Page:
Eventually you just get fed up. The phone has not stopped ringing and the board have threatened that it is them or you. You are now ready to take action. The problem is that the service provider has now been in place for about six months and the bad service has continued unabated, the maintenance of your asset has fallen by the wayside, the expected asset life has started to shrink and the replacement costs are increasing and looming a lot faster than you had planned and hoped.
The next meeting with your service provider is a bit more intense. The chief executive officer from their side attends because you threatened them with termination. He placates you and makes some new promises, including replacing that poor manager who he now feels is not right to manage your service. They don’t take action, however, and another month goes by.
You write a letter, invoke the penalties you have agreed to (you do have the records available, don’t you?) and you are now spending hours each day fielding calls from disgruntled people. You call the service provider. The result is more promises to fix it and little further enhancement.
The eventual reality is that you don’t renew the contract, you go over the same ground again in 12 months, your new provider needs money to restore the asset to the condition you expect and then you are looking to go back to stage one all over again.
Unlike a personal monogamous relationship, at work you are polygamous. You have not one, but two, three, four, five or maybe even 50 partners. It really is no wonder that you have no peace at work.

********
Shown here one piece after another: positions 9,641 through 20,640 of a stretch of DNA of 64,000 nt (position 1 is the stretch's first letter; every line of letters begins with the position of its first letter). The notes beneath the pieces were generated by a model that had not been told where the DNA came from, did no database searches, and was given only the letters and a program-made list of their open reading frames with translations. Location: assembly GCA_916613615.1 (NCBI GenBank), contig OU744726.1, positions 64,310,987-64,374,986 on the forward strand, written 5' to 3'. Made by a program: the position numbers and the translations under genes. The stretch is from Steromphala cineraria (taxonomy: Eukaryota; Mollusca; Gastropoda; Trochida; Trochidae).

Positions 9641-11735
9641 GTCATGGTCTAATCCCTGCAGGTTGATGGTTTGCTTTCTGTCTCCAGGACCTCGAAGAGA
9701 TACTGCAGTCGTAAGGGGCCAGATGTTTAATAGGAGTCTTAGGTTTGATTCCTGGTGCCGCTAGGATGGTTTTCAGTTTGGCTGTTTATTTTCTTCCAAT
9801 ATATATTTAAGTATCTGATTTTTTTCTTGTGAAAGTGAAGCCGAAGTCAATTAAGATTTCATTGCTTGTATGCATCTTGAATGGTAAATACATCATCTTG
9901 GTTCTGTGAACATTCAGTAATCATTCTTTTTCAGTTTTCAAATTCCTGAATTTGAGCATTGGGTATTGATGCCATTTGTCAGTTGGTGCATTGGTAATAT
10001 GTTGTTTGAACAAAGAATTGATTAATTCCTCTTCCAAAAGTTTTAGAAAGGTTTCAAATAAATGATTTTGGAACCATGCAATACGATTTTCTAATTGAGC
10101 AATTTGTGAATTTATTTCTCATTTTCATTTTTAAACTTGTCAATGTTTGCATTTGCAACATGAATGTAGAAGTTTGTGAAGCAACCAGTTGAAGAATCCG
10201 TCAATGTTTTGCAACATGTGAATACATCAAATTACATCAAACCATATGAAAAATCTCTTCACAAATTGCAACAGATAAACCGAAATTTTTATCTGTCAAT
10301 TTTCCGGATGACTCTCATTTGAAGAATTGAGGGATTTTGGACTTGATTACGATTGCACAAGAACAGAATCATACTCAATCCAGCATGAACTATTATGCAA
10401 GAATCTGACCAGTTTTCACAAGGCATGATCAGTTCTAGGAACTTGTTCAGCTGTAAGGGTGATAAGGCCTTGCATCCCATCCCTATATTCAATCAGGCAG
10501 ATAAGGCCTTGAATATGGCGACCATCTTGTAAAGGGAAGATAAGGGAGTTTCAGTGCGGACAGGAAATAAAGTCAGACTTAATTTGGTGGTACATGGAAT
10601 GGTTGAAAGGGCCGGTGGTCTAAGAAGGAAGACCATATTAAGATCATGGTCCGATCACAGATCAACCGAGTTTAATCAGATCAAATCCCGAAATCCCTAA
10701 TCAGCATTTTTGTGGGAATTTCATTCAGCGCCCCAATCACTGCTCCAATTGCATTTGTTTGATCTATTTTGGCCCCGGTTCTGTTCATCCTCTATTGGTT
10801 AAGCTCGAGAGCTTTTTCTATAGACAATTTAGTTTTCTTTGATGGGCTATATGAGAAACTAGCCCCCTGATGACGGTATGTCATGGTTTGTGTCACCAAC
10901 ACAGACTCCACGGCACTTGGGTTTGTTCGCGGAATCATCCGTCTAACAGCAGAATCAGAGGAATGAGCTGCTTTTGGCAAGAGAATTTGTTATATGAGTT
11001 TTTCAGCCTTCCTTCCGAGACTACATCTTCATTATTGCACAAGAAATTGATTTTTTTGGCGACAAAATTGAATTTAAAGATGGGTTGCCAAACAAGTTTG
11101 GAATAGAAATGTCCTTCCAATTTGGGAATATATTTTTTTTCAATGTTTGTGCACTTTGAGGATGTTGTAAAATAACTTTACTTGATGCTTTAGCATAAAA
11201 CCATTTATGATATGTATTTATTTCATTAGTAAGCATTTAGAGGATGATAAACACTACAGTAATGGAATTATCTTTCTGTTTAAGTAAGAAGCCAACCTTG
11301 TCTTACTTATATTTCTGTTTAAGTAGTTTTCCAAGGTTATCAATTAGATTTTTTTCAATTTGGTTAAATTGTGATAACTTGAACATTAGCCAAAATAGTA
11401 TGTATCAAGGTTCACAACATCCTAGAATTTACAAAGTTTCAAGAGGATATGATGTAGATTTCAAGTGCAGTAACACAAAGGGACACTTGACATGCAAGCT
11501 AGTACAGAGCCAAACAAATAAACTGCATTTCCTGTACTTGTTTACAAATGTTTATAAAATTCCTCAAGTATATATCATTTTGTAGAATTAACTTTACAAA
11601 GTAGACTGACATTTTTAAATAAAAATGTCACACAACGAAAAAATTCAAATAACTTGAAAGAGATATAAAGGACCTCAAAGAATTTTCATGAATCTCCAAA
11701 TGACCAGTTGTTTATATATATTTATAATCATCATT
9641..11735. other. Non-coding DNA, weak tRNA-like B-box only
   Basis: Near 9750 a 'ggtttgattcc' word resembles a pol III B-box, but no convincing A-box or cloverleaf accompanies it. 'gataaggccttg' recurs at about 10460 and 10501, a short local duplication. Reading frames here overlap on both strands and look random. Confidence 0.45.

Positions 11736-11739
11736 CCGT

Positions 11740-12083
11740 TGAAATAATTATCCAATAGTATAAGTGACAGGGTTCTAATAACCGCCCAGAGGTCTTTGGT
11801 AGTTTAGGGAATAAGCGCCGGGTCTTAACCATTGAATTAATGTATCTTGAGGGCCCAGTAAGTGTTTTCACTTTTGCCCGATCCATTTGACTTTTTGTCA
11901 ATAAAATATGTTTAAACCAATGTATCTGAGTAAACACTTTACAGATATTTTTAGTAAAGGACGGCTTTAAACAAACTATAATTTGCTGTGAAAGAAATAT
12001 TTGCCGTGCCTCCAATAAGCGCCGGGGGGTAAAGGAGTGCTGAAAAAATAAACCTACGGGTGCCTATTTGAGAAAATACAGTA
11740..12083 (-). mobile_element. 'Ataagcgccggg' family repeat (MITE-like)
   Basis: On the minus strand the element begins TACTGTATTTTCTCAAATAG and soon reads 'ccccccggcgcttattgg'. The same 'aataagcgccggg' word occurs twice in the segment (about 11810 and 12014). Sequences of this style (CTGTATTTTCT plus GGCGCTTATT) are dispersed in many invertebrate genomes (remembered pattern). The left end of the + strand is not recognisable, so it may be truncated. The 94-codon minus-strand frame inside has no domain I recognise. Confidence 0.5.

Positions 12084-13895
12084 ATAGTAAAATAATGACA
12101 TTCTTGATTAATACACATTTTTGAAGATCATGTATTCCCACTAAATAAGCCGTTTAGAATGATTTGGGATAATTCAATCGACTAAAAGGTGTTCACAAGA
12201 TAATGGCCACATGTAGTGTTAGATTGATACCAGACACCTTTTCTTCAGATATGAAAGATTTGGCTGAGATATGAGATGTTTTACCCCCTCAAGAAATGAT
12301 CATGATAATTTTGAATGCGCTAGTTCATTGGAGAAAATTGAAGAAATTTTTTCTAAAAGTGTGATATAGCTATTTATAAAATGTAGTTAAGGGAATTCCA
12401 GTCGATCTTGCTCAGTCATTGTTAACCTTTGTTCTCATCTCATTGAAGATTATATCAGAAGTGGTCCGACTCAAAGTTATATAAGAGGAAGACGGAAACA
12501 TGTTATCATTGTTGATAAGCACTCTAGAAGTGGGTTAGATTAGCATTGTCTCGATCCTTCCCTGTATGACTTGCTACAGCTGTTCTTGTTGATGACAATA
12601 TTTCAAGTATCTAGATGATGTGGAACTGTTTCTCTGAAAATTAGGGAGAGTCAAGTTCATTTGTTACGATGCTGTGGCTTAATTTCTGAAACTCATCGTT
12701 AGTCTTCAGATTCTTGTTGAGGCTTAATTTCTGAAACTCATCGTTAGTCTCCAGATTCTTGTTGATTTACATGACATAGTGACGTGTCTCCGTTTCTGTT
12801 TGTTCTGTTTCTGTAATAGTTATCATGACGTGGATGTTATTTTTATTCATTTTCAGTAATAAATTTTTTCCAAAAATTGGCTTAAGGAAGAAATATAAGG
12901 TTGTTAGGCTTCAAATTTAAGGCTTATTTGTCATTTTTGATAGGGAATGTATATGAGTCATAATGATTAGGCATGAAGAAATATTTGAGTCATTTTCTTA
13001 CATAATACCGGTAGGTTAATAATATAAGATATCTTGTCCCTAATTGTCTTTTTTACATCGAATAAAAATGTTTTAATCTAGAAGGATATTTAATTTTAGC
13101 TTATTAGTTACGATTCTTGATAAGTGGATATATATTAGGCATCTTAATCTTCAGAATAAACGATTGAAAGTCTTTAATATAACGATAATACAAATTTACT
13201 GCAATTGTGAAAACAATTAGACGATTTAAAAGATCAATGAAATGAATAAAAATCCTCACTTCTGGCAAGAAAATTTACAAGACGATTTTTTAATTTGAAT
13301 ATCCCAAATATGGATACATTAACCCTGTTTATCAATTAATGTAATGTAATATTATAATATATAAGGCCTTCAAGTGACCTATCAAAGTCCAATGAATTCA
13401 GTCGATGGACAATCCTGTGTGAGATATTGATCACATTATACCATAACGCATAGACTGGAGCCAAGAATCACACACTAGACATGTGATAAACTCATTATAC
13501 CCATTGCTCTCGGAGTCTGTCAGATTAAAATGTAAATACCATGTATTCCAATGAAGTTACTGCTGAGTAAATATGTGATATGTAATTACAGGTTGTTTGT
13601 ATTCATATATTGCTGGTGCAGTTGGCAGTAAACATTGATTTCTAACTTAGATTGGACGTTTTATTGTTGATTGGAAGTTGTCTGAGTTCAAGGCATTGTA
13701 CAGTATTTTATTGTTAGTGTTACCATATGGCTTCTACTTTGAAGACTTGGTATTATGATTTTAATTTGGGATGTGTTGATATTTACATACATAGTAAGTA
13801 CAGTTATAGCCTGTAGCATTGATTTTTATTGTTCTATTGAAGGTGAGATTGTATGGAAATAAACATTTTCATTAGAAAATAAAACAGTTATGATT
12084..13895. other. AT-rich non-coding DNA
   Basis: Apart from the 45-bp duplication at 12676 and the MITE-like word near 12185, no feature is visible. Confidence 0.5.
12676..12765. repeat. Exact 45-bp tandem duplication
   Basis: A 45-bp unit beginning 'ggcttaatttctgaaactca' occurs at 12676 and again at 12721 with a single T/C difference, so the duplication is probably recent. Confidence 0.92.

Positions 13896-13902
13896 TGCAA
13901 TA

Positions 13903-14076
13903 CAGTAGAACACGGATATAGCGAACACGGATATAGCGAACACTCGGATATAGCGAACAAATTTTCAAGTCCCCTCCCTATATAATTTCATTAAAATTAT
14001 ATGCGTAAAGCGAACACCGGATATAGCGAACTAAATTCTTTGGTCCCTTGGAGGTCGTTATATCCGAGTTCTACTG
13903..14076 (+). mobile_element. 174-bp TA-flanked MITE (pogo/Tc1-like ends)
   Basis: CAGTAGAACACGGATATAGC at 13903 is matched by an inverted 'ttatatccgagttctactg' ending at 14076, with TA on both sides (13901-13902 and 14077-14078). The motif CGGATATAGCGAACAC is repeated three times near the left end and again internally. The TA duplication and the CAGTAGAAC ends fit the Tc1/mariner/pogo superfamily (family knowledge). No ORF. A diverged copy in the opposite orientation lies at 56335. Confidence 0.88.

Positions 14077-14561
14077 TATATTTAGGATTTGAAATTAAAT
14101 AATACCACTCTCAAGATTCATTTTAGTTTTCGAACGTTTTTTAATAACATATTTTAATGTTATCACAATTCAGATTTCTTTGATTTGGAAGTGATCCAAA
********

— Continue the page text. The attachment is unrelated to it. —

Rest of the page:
Taking a different approach to contracts is not really that hard, but it takes commitment and a genuine desire to work in a true partnership with service partners, founded on a well-defined contract that is genuinely fair to all parties involved.
A contract that is based on the historical perspective of master-servant is surely a thing of the past. They are the types of contracts that invariably become adversarial at some point, where disputes and service failures are prevalent, where the service provider is paid more for what they don’t do than what they actually do. Sadly, many service partners – not all – take an approach that says that they must make hay while the sun shines.
A contract that does not fully reveal the requirements or one where the client accepts an offer that seems too good to be true and, either knowing or suspecting that the contractor may have it wrong in their bid, takes it anyway and then uses adversarialism to manage outcomes is surely destined to not last.
The new way of sustainability in contracting is one that is founded on sustainable practices – social, environmental and economical – and relies on trust, full disclosure and entering into a partnership where it is not only expected that honesty will prevail, it is genuinely lived and delivered.

When considering sustainability, most people will say that it is engaging in ecologically and environmentally sustainable practice. Some will say that it is using green cleaning, manufacturing, recycling and all of the other green labelled elements. Yet, if these were the only things considered important for sustainability in contracts, what else would be potentially forfeited?
Sustainable contracting involves areas equally important to building owners such as: